The legacy of French international football is in serious jeopardy, their tournament squad’s just can’t seem to stop causing national embarrassment: Captain Patrice Evra leading his World Cup squad on strike, Samir Nasri vowing never to play again and now Benzema saying his coach ‘bowed to racism’… when are this generation of French players going to grow up?
I was introduced to football during an era in which France were considered a footballing powerhouse at international tournaments: Zidane’s world cup triumph over Brazil in 1998, Trezeguet’s dramatical golden goal winner in Euro 2000 – it surely set the benchmark for French football.
Well apparently not, as for nearly every international competition that followed, members of the French squad have managed to hog the tournament headlines for all the wrong reasons.
This years drama fiend is Karim Benzema, who currently faces charges for conspiring to blackmail his France team-mate Mathieu Valbuena over a sex tape. Simply, Benzema was not picked because he is under formal investigation; the French Football Federation moved to suspend him from the national team until verdicts had been reached.
A seemingly reasonable explanation, though not one that Benzema was willing to accept – the Real Madrid star has provoked national outrage ahead of the international tournament by suggesting his omission was an act of racism:
“[Deschamps] has bowed to the pressure of a racist part of France. He has to know that in France the extremist party reached the second round in the last two elections.
“I do not know, therefore, whether it is a decision only for Didier because I’ve gotten along with him, with the president (of the French Football Federation, Noel Le Graet) and everyone.”
What makes Benzema’s rash statement all the more puzzling is that Didier Deschamps’ squad of 23 is one of the most multiracial in the tournament. Thirteen of the players are non-white, including players of African, West Indian and Indian Ocean origin.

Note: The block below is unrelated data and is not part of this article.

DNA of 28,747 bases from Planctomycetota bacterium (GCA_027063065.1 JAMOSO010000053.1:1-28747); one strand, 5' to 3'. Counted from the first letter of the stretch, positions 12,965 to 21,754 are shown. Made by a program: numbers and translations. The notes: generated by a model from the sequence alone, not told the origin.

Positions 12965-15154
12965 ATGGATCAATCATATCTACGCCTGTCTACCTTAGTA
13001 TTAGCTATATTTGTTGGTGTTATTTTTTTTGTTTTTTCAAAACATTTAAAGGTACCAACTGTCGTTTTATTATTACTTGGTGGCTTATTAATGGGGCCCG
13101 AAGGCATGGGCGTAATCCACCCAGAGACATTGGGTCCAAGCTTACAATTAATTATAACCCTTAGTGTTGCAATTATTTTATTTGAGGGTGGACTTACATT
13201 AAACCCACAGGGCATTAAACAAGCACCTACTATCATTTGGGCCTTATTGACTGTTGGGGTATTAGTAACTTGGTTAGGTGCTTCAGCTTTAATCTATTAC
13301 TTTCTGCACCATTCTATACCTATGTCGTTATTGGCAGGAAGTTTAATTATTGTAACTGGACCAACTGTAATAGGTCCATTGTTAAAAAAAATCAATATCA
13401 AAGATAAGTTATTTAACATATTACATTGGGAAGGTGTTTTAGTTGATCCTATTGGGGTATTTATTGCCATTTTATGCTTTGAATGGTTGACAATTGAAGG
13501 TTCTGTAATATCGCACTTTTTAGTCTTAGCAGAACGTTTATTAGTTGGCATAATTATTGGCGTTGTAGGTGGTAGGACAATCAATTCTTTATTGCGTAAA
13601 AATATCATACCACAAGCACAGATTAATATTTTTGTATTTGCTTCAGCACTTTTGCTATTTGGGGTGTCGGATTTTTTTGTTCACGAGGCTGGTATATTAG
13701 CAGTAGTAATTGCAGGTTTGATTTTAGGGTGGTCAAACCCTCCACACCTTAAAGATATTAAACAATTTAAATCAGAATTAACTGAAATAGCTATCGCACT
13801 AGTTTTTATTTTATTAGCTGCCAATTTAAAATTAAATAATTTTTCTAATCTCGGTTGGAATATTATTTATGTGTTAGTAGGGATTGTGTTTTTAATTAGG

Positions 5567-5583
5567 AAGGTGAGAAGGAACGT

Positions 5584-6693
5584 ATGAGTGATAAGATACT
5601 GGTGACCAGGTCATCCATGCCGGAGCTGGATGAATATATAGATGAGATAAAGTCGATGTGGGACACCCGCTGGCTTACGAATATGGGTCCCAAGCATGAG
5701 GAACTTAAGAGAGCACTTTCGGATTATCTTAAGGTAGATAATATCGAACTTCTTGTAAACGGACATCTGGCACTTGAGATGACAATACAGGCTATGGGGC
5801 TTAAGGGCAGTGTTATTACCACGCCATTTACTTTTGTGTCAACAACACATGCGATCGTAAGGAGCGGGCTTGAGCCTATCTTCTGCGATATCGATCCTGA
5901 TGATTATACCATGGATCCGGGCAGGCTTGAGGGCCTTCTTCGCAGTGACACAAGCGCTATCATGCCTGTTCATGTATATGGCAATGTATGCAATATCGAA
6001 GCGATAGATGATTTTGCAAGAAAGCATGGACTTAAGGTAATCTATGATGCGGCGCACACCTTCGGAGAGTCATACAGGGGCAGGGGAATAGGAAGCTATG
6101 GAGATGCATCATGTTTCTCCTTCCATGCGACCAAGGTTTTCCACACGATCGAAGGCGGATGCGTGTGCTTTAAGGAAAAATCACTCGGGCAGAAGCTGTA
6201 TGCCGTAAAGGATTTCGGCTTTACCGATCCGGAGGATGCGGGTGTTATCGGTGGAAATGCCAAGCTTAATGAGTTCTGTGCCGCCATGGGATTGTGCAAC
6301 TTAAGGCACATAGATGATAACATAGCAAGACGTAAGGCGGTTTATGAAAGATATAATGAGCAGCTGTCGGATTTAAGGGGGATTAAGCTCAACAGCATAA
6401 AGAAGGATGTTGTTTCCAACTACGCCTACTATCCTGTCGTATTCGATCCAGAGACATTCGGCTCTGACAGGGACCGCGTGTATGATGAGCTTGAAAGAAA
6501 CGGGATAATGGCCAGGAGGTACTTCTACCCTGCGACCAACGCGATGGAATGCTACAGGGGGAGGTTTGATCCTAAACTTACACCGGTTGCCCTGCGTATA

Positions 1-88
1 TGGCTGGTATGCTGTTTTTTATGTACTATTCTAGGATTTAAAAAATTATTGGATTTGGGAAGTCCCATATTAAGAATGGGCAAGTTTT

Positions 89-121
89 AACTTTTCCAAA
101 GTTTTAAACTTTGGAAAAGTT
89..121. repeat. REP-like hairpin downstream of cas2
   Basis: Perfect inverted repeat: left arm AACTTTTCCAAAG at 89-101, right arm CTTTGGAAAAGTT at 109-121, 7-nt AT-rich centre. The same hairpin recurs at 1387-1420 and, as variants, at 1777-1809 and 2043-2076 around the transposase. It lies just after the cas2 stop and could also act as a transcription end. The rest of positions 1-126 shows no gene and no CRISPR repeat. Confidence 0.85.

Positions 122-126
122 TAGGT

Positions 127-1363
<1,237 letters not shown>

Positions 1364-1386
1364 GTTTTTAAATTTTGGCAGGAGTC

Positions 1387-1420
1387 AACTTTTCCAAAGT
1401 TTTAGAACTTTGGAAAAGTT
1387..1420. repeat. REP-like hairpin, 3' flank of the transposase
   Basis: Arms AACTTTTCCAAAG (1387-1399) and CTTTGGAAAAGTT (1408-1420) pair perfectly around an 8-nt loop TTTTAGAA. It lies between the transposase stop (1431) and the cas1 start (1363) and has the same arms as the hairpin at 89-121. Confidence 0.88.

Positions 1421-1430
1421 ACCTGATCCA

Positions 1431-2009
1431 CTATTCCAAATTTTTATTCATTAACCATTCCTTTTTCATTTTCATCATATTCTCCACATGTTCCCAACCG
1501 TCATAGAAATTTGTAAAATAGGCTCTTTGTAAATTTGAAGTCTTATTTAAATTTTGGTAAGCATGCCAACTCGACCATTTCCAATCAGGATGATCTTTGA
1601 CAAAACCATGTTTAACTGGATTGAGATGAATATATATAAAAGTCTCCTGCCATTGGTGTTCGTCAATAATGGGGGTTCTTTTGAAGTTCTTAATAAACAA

Euro 2016 should have been a tournament of celebration for France as host nation and favourites, but once again their performance may well be dictated or overshadowed by petulant, attention-seeking acts off the field, and it’s not for the first time…
World Cup 2010
The South-African World Cup in 2010 was nothing short of humiliating, as France convincingly claimed the title of ‘Worst World Cup Squad Ever’.
To summarise the French Rebellion…
France started the tournament poorly, drawing 0-0 with Uruguay and losing 2-0 to Mexico. During the defeat to Mexico, Nicolas Anelka confronted coach Domenech:
“Go fuck yourself, you son of a whore.”
After he refused to apologise, the FFF expelled him from the squad. The following day, in front of hundreds of fans at an open training session, captain Patrice Evra got into a heated confrontation with team trainer Robert Duverne with the latter having to be restrained by Domenech. The resulting confrontation provoked Evra to take his team on strike:
“All the players without exception want to declare their opposition to the decision taken by the FFF to exclude Nicolas Anelka from the squad,
“At the request of the squad, the player in question attempted to have dialogue but his approach was ignored. The FFF has at no time tried to protect the squad. It has made a decision [to send Anelka home] without consulting all the players, on the basis of the facts reported by the press.”
The French Football Federation responded to the statement by declaring the players’ boycott “unacceptable” and apologising to the world for the conduct of the players. The following day, France were defeated 2–1 by the hosts South Africa and eliminated from the competition.
Ultimately, it wasn’t Zidane or Trezeguet’s heroics that set the precedent for future tournaments, it was the infamous actions of Evra and co. at the 2010 World Cup. Ever since that infamous debacle, French football has been plagued by embarrassing fiascos.
Will France ever be able to enter an international tournament without being embroiled in some form of internal conflict? Going into Euro 2016 on home soil, with their strongest squad for years and yet they seem on course to shoot themselves in the foot yet again.
This time round it’s Benzema, last World Cup it was Samir Nasri spitting his dummy out… who next? As entertaining as the storylines in the French football Soap Opera have been for the past decade, it’s about time the producers killed off the attention-seeking teenage character – it’s been six years since the 2010 World Cup, surely they’d have grown up by now?